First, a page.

Here’s our list of the Top Five worst house cleaning chores. If you think we missed anything, add it in the comments.
5. High Windows
The first problem here is the inherent danger from being on a ladder. If you don’t have a ladder then you probably have to own some specialty cleaning tools like a telescoping pole. Getting a streak-free clean is difficult, but not impossible.
Whether vertical or horizontal, wood or fabric, cleaning blinds is never a fun chore. Plenty of patience is always required for cleaning these pesky dust traps. If they have been neglected for too long be prepared to get covered in fine dust while cleaning.
Bending over constantly to get at those nooks and crannies makes for a sore back, especially when there is furniture to move.
There is only one word to describe dirty tile grout, Yuck! Deep dirt and mildew are grout’s best friends. Your bathrooms and other grout areas are likely due for a deep cleaning. Putting this off will only make it worse in the future.
Years of sticky spills, dust, and dead insects are just some of the horrors that may be lurking underneath your refrigerator. Refrigerators are heavy and difficult to move. To get it all the way out for cleaning you will probably have to disconnect the water line to it as well.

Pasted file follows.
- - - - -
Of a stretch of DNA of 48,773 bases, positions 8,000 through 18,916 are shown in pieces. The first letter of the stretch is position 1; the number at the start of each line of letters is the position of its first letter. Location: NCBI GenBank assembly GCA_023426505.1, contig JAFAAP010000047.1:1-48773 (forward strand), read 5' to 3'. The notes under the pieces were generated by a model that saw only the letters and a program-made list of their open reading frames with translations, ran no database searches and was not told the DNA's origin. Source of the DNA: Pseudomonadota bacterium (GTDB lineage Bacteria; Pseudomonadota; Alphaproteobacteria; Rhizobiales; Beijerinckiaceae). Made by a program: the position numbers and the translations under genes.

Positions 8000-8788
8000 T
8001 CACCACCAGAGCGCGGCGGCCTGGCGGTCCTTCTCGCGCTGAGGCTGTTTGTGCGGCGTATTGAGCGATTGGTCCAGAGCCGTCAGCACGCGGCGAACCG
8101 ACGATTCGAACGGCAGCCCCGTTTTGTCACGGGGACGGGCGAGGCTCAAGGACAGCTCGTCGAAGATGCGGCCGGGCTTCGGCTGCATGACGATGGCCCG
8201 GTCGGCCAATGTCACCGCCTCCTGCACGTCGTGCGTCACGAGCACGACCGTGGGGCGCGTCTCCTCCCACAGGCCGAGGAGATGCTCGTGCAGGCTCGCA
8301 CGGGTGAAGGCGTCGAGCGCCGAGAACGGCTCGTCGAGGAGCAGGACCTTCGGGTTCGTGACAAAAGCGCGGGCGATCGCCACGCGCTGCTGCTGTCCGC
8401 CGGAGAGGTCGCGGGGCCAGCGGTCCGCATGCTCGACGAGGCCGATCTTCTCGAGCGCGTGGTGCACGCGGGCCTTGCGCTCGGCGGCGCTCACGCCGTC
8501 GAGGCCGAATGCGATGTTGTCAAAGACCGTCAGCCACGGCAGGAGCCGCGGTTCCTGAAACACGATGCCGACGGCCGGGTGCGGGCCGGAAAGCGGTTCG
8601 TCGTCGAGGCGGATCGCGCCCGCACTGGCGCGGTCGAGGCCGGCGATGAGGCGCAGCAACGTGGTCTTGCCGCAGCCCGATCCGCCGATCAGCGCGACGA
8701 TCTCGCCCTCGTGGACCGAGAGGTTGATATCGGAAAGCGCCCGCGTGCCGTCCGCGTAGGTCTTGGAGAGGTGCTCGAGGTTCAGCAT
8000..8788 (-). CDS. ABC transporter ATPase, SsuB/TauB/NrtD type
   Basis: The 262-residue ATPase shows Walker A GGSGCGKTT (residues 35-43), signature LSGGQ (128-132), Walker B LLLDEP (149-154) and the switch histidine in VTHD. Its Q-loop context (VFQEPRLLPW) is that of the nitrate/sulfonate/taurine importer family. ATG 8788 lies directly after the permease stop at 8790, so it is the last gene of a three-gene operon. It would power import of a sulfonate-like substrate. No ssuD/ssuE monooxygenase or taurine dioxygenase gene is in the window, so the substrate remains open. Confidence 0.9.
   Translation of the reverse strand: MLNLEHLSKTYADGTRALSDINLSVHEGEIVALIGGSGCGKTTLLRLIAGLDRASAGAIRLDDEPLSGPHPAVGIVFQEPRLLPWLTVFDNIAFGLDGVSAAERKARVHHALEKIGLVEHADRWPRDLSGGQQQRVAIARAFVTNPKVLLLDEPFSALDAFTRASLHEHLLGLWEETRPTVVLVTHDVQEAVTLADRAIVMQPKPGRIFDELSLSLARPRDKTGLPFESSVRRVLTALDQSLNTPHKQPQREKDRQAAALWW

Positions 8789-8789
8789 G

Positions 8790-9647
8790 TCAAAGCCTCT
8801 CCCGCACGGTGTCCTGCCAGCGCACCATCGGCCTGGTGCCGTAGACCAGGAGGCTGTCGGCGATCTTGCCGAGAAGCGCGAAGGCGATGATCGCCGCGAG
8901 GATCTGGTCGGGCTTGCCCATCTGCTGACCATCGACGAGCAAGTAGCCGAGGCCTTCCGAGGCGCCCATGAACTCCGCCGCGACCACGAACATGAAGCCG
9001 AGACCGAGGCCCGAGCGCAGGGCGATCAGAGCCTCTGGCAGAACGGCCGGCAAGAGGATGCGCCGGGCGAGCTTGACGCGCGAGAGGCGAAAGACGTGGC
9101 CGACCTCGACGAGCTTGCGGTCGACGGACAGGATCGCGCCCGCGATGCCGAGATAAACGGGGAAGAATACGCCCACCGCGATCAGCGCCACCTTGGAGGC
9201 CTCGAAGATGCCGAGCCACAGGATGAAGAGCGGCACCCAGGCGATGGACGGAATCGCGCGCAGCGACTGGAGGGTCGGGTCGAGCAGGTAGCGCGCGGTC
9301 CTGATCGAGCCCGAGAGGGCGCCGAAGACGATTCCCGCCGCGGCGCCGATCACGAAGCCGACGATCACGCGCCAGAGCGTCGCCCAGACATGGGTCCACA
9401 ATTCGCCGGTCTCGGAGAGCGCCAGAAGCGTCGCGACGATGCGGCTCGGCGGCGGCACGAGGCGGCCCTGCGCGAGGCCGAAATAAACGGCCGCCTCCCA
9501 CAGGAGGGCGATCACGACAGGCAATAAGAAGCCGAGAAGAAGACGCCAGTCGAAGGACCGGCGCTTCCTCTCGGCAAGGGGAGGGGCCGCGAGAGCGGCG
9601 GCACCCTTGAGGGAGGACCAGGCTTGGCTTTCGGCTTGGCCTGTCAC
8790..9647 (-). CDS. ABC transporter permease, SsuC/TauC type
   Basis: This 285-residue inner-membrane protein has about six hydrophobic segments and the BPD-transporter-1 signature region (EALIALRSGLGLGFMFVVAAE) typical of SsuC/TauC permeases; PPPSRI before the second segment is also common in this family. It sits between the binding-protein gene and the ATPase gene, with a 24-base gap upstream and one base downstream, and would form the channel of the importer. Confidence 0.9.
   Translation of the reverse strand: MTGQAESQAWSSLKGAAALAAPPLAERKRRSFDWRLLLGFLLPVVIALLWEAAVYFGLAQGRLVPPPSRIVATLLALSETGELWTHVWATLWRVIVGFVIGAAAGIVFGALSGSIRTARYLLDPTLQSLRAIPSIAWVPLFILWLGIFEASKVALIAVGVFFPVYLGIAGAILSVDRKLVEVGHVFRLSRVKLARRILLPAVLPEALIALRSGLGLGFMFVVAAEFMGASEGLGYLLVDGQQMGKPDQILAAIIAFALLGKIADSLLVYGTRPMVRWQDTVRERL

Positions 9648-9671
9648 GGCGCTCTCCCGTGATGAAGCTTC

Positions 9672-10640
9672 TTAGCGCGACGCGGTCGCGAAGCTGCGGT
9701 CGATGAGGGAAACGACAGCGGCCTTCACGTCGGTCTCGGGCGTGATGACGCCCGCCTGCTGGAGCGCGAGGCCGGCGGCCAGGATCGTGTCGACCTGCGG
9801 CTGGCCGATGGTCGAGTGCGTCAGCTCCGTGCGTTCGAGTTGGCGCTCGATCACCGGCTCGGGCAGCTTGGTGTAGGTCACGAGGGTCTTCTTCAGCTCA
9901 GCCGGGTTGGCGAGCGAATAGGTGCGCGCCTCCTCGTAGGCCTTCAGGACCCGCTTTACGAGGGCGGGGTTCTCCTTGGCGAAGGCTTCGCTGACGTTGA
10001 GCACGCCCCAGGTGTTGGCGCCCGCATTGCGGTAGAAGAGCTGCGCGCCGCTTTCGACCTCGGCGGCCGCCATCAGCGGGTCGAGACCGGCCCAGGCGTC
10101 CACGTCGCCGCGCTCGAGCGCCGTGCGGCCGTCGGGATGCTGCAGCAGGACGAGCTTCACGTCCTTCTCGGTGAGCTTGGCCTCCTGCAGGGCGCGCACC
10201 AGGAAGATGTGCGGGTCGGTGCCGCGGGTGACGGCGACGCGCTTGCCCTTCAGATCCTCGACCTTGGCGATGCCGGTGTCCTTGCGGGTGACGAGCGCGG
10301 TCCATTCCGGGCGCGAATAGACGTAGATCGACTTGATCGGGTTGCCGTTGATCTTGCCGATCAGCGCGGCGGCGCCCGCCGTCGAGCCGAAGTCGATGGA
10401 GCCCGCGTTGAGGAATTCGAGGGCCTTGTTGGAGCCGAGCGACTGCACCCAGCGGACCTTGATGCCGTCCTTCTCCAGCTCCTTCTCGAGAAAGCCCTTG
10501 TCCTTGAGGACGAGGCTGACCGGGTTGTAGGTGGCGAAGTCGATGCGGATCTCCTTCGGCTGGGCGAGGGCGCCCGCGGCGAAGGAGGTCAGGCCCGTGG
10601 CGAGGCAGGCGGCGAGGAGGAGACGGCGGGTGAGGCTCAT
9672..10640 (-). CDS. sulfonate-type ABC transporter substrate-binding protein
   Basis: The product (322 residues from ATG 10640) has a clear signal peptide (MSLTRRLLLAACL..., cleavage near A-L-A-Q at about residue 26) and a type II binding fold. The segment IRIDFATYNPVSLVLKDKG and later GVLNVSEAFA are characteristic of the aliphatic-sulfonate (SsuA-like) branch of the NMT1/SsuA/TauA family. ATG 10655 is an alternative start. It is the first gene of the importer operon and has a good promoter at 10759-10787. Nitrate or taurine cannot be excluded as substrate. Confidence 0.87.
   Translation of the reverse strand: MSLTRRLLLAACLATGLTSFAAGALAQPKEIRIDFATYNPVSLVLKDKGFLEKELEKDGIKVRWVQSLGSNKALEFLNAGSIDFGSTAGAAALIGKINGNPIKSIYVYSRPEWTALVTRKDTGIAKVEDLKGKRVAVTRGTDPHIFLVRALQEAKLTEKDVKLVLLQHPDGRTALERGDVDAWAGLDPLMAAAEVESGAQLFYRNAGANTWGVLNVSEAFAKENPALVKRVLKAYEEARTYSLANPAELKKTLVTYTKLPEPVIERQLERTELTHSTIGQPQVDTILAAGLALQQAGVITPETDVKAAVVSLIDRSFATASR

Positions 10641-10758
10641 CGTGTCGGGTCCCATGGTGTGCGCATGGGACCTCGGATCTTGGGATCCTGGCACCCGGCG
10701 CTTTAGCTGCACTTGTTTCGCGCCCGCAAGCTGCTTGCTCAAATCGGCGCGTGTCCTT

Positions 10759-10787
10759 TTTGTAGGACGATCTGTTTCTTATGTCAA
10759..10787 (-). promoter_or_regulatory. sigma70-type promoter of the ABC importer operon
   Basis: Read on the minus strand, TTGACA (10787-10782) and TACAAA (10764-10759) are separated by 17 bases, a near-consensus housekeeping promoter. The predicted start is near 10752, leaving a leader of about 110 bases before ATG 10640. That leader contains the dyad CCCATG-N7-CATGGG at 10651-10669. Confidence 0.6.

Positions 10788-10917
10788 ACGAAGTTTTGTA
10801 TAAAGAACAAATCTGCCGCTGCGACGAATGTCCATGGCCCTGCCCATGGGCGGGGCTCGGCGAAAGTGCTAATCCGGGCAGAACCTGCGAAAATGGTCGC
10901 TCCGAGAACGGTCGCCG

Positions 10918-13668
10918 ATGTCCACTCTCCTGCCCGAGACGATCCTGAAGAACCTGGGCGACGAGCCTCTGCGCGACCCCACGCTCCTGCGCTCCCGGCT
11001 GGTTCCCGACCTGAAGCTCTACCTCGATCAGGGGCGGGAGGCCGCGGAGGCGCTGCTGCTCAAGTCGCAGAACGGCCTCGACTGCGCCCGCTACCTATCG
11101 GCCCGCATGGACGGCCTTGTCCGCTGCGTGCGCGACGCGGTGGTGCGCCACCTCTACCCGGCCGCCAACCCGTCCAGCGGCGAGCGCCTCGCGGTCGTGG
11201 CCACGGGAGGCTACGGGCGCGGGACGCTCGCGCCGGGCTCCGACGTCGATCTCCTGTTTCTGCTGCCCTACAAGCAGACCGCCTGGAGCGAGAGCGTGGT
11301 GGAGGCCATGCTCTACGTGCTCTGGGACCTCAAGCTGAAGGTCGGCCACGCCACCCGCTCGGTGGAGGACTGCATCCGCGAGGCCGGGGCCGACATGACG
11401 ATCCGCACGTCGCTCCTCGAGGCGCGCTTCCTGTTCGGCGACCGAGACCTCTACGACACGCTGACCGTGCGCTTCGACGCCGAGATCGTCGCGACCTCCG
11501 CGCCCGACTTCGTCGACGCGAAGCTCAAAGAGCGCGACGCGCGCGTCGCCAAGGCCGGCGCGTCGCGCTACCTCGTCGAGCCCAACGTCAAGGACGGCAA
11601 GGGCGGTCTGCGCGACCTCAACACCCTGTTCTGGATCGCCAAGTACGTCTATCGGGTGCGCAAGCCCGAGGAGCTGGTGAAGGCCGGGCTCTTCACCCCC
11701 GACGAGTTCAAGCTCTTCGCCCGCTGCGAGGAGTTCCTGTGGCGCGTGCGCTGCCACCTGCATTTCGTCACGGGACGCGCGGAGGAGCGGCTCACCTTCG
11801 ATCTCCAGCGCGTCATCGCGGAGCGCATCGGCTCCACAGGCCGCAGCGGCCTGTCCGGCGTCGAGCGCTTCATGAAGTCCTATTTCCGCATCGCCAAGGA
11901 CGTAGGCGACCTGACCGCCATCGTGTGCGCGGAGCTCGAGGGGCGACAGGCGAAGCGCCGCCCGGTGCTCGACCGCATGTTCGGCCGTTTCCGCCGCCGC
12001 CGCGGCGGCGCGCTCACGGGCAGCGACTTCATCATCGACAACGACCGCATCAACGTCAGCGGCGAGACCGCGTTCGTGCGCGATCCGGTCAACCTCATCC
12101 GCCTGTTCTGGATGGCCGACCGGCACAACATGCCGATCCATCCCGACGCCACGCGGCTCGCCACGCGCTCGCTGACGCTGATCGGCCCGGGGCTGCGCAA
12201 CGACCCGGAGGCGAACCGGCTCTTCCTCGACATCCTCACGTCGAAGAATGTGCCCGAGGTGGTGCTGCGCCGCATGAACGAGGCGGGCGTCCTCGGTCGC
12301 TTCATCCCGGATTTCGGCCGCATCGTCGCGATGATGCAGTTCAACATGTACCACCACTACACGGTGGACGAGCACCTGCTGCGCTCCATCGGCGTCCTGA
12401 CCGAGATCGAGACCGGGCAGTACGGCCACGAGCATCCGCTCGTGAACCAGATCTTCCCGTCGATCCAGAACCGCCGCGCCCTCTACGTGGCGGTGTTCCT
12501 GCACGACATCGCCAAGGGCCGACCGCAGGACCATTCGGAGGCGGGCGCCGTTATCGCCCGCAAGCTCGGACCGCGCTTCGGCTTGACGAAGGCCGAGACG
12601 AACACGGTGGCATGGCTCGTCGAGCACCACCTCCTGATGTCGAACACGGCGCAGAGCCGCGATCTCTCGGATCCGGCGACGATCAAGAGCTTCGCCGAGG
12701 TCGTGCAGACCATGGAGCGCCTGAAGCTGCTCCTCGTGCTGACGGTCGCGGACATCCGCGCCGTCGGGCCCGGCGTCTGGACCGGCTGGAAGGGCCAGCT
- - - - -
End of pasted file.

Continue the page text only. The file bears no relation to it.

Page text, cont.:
You love the air circulation provided by the ceiling fan in your great room, but have you ever tried cleaning it? How would you even go about it? Watch for falling dust and be careful not to damage the fan.
As an animal lover I know that a pet is like a family member, and like a family member you want to make sure they are as safe as possible. Getting vaccinations, buying certain foods for a healthy diet, or even just taking them for walks so they get exercise, are all ways we try to protect our “other family members”. Another way you can help protect them is by using natural or “green” cleaning items in your house and on your pets.
In previous blogs I’ve mentioned that things like vinegar, baking soda, and lemons can be used to do anything from cleaning an oven, grill, or toilet, to putting the shine back on chrome. These items can also be used to safely clean up after your pet.